The U.S. Supreme Court Docket

February 17, 2014

My friend the judge—when I call him to go to lunch he answers “this is the judge”—never wants for business. He takes what comes and if he recuses himself because of a conflict—he knows one of the parties, one of the attorneys is a very close friend, etc.—someone else will have to handle the matter. That is the way of judging at the trial level and in most appellate courts.

Alas, the highest appellate courts in the states and the United States Supreme Court control their dockets mostly, deciding which cases to hear and not hear. (Certain states mandate “highest court review” of all cases involving a death sentence.) The United States Supreme Court has original jurisdiction over a very

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Probate!

February 16, 2014

Probate means, most narrowly, “proving a will,” and derives from the Latin verb probare (try, test or prove). In fact, its practical definition is much broader.

Generally, probate refers to the process for handling an estate after death. Thus, probate matters can involve the estate of an individual who dies with a will (testate), or without one (intestate). Probate cases involve the courts, and in most instances are about and only about gathering assets, paying debts, and distributing what is left over.

Probate also refers to the court and laws that exist to:  (a) address the administration of decedent’s estates; (b) handle trust disputes; and (c) appoint and supervise guardians (protectors of the person) and conservators (protectors of property)

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Heirs, Devisees, and Beneficiaries

February 13, 2014

Heard these terms? Wondered what they meant? Thought they were synonymous, one with the other. Here’s the lexicon:

Heirs are your relatives. Everyone has them! The law provides for them when someone dies without a will (intestate). The distribution goes as follows:  To the spouse; then to the children; then to the parents; then to the siblings; then to the aunts and uncles; then to the cousins. These rules apply if, when you die, you are married and don’t have any children from another relationship. If you do have a spouse and children from another relationship, 50% of your distributable assets go to your spouse, and 50% to your children from the other relationship. (These situations can get complicated,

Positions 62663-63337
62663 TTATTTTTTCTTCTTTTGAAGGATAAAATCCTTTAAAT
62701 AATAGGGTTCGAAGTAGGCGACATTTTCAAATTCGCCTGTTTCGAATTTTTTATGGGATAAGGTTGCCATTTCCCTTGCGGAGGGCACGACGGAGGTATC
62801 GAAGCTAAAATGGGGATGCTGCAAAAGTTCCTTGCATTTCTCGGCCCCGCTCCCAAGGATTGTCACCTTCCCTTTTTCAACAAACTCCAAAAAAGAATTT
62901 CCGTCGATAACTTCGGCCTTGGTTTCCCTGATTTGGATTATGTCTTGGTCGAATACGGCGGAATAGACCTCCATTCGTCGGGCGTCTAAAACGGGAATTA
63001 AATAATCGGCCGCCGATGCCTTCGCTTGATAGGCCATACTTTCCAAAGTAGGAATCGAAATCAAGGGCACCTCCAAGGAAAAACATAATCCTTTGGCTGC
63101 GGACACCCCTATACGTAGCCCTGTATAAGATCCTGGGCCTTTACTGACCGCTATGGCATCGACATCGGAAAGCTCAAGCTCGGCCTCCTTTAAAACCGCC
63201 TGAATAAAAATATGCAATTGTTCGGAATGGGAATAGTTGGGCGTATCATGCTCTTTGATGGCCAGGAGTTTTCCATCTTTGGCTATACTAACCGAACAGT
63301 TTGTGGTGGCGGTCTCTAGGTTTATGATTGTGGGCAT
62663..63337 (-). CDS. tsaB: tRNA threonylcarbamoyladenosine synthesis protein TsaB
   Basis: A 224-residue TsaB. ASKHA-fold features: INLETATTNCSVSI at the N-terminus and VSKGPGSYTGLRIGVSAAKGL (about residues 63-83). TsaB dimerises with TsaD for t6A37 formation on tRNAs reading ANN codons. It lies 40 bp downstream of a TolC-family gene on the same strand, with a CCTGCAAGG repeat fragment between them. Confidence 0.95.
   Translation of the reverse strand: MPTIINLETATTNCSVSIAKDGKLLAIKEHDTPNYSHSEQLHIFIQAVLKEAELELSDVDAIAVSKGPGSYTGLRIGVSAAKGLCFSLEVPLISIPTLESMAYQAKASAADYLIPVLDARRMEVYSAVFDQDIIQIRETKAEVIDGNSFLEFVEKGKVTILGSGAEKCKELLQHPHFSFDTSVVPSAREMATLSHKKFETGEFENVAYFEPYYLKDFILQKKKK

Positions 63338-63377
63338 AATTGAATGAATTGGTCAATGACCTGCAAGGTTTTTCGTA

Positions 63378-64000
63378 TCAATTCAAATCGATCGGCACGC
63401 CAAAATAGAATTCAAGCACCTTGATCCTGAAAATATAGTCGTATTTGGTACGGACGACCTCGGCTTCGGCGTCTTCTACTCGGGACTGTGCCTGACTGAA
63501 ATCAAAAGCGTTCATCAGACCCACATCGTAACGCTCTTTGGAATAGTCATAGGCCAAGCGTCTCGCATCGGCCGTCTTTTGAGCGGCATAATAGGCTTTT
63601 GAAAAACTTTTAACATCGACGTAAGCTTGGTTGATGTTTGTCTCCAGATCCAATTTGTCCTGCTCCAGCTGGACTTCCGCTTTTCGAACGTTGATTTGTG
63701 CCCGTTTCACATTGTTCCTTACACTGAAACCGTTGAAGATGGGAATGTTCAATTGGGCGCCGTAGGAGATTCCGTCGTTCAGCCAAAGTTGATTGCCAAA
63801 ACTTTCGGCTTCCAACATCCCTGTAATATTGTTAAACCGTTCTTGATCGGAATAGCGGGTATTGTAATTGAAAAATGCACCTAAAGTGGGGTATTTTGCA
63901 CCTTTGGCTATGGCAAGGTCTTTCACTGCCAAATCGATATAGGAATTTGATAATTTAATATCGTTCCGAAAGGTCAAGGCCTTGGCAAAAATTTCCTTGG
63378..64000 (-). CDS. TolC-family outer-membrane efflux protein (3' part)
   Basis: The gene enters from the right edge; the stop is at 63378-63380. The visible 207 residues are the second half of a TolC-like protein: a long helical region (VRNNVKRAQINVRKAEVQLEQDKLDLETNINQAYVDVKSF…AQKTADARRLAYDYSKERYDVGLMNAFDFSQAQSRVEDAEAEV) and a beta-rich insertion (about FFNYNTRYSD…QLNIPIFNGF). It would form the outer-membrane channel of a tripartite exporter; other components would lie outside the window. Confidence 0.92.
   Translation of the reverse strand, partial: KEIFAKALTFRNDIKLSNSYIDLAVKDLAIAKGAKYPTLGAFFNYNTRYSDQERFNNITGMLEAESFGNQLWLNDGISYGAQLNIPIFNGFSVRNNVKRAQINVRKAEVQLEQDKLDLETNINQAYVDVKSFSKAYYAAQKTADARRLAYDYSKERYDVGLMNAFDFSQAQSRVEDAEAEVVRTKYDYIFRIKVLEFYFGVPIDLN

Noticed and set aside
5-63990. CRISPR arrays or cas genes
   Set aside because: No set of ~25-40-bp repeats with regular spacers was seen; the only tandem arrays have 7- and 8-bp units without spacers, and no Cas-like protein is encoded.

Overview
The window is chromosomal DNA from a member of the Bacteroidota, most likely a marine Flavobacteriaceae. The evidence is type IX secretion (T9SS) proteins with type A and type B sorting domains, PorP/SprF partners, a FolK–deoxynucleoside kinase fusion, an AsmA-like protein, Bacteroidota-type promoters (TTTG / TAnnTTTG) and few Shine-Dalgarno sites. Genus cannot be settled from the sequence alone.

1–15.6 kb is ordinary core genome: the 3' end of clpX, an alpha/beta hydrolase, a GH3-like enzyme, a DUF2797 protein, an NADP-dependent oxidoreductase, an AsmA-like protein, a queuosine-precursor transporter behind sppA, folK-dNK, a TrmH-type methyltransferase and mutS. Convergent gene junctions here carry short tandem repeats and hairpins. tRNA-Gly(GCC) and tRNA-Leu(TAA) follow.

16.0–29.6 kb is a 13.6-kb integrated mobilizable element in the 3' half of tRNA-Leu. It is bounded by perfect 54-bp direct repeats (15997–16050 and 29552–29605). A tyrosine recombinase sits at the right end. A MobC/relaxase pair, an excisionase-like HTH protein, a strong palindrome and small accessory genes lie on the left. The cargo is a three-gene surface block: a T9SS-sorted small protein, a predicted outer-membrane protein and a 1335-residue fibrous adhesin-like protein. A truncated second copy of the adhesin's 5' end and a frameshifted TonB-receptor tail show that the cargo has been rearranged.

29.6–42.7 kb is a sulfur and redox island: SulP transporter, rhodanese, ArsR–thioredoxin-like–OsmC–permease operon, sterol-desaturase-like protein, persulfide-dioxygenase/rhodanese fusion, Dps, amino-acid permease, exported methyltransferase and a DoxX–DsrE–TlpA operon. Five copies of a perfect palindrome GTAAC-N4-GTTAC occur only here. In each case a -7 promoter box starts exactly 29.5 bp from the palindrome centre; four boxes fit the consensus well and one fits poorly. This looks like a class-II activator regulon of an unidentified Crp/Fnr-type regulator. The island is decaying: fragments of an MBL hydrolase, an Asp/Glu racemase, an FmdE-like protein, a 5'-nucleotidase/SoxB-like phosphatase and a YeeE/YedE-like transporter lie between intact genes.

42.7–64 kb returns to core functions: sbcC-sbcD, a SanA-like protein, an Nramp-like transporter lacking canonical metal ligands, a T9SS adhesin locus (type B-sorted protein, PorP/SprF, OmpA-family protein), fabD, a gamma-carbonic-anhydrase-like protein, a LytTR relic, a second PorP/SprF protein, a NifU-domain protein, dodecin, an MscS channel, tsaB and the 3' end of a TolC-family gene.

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On Settling a Lawsuit

February 12, 2014

So you find yourself in a lawsuit. You sued someone, or you got sued; it really doesn’t matter. You’re spending money or, if you’re involved as an injured party in a suit for damages, you await compensation for your injuries. Regardless, you’re stuck in a time-consuming and less-than-pleasant process that may be costing you lots of money, and there is no certainty about the outcome. Maybe you’ll win, maybe you won’t; and, even if you win, you could really lose, given the money you’ve spent, the time you’ve wasted and the opportunities you’ve lost. All in all, not a good situation!

Lawsuits cannot always be avoided, but opportunities to resolve them without a trial are always present. Federal and state

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Decision Making at the Supreme Court, Sans Politics

February 11, 2014

The U.S. Supreme Court announced its decision in June 2012 in NFIB v. Sebelius, the Patient Protection and Affordable Care Act (ACA), aka Obamacare, case. It is a case for the ages, but it’s also a case that provides a platform for examining how the Court decides matters.

First, courts at all levels value stare decisis, Latin for “stand by the decision.” Underlying stare decisis is the notion that we are a nation of laws; thus, legal principles, once decided, should be applied consistently going forward, without regard for politics, the identity of the parties, etc. Further, we need and expect predictability from the law, for we want to know with a reasonable degree of certainty what is

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Financial Powers of Attorney

February 10, 2014

A Financial Power of Attorney (POA) is a legal documents that give someone else–your attorney-in-fact–the power to act for you. (A Health Care Power of Attorney is different; stay tuned!) POAs seem simple, but while they are not especially complicated tools, they’re more than a “sign here” form.

Option 1:  Is your POA durable? A durable POA lets your attorney-in-fact act even if you suffer from a lack of mental capacity. The law defaults to “the power ends if the principal lacks mental capacity,” so if you are giving someone a POA so he or she can act if you have a stroke, dementia, etc., you’ll most likely want it to be durable.

Option 2:  Does your POA

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